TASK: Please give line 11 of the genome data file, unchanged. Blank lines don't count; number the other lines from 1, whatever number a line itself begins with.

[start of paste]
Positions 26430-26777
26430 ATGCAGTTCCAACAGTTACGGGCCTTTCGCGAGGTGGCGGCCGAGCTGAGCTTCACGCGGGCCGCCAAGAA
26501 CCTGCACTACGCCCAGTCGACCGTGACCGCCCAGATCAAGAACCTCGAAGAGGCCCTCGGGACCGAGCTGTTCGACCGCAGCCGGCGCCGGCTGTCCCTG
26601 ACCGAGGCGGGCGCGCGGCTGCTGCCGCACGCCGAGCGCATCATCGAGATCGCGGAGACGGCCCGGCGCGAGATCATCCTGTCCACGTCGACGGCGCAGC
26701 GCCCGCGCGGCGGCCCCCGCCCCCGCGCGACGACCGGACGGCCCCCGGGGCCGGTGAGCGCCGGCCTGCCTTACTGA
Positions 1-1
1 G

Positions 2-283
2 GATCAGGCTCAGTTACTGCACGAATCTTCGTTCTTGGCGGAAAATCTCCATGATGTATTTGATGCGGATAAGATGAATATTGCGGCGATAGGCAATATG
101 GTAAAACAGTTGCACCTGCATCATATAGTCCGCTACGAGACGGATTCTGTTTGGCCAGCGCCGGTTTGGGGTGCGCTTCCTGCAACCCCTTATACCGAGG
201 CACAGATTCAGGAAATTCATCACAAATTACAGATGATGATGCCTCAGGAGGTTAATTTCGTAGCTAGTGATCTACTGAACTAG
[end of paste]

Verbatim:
201 CACAGATTCAGGAAATTCATCACAAATTACAGATGATGATGCCTCAGGAGGTTAATTTCGTAGCTAGTGATCTACTGAACTAG